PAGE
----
Fred Minnick is an award-winning, ascot-wearing, journalist and photographer. His newest book, Whiskey Women, combines two of my favorite things–history and whiskey.* I’m thrilled that he’s agreed to answer a few questions about the book, and whiskey, here on History in the Margins.
Pour yourself a dram, pull up a seat, and enjoy!
You came to Whiskey Women as a journalist, not a historian. How did you make the leap to writing about the past?
I’m fascinated with history, and whiskey essentially equals history. Early Americans used it for medicinal purposes and currency. You can’t professionally write about whiskey without covering history at some point. Whiskey helped found this country. George Washington was a distiller; and the Whiskey Rebellion was the first time the federal army took arms against citizens.
You cover a lot of historical ground in Whiskey Women, from Mesopotamian beer brewers to Prohibition bootleggers to women distillery owners. Was there one story that initially caught your imagination?
There were so many. But I found six so-called Queen of the Bootleggers. Every time a woman was apprehended for bootlegging during Prohibition, the press gave her a moniker. If she had a large amount of booze, they seem to always call her Queen of the Bootleggers. But there was really only one—Gertrude Cleo Lythgoe. She ran a multimillion-dollar bootlegging operation and supplied the United States with premium Scotch and rye whiskey. She was so famous that men wrote to newspapers asking Cleo to marry them.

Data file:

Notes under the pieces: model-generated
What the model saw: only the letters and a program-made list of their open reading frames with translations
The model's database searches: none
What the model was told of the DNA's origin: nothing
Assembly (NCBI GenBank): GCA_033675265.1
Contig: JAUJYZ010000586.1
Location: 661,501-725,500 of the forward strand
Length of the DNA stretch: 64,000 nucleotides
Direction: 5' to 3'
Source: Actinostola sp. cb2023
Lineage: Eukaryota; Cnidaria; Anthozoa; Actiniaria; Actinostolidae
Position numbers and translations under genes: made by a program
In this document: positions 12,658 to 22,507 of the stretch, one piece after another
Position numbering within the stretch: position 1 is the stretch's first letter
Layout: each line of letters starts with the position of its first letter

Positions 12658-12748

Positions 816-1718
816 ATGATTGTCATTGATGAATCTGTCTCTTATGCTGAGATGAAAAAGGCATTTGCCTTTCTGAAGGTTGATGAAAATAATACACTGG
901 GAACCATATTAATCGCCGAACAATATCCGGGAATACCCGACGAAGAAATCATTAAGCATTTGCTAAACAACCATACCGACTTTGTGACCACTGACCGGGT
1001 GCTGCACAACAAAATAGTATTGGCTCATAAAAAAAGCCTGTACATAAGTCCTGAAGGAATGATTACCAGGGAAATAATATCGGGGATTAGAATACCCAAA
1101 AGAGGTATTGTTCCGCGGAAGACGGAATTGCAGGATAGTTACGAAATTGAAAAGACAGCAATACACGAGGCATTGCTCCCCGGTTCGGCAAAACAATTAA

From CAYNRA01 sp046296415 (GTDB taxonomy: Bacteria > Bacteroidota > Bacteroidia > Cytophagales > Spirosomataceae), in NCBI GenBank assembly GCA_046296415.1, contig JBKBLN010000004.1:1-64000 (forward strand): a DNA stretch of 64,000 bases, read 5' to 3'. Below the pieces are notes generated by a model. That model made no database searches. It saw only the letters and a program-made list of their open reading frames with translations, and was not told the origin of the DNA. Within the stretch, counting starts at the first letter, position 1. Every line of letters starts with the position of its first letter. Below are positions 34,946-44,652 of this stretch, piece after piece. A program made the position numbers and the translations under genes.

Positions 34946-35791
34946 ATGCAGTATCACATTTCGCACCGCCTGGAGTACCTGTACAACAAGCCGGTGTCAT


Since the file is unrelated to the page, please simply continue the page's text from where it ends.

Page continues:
The phrase “whiskey women” calls to mind tough broads. Did you find that the stereotype held true?
I certainly discovered quite a few pistol-packing women, but most women making legitimate or illicit whiskey were just trying to provide for their families after a husband died.
The importance of women in the whiskey business seems to hold true across time and geographical boundaries. Are there traditional social factors that link women to whiskey?
Yes. Poor women were often forced into distilling. During the Irish famine, when arrested, one woman said illegal whiskey was the only way she could provide for her family. The same story was told to judges during America’s Prohibition. It was such an issue that President William McKinley and governors frequently pardoned single mothers from moonshining and bootlegging sentences. Judges were also more lenient to single mothers.
How will whiskey brands react to your book?
I’ve had several people tell me it will change the industry or at least how they market to women. After Prohibition, distillers made a pact not to market to women. They lifted this nearly 30 years ago, but are only now marketing to women and are doing so by creating lighter whiskies or flavoring them. In my book, I dispel the myth that women don’t like whiskey. In fact, they’ve been drinking and making whiskey since the beginning.
Finally, for those of us who like whiskey as well as history, is there a particular tipple you’d recommend that we sip while we read Whiskey Women?
I hope more people ask me this question, because I’m extremely excited about my findings in researching Bushmills, Laphroaig and Maker’s Mark. Women shaped these three brands and really changed their respective categories.
For more information on Fred and Whiskey Women,visit his website: www.fredminnick.com
* Or whisky, depending on where your bottle hails from. Personally, I’m picky but not parochial.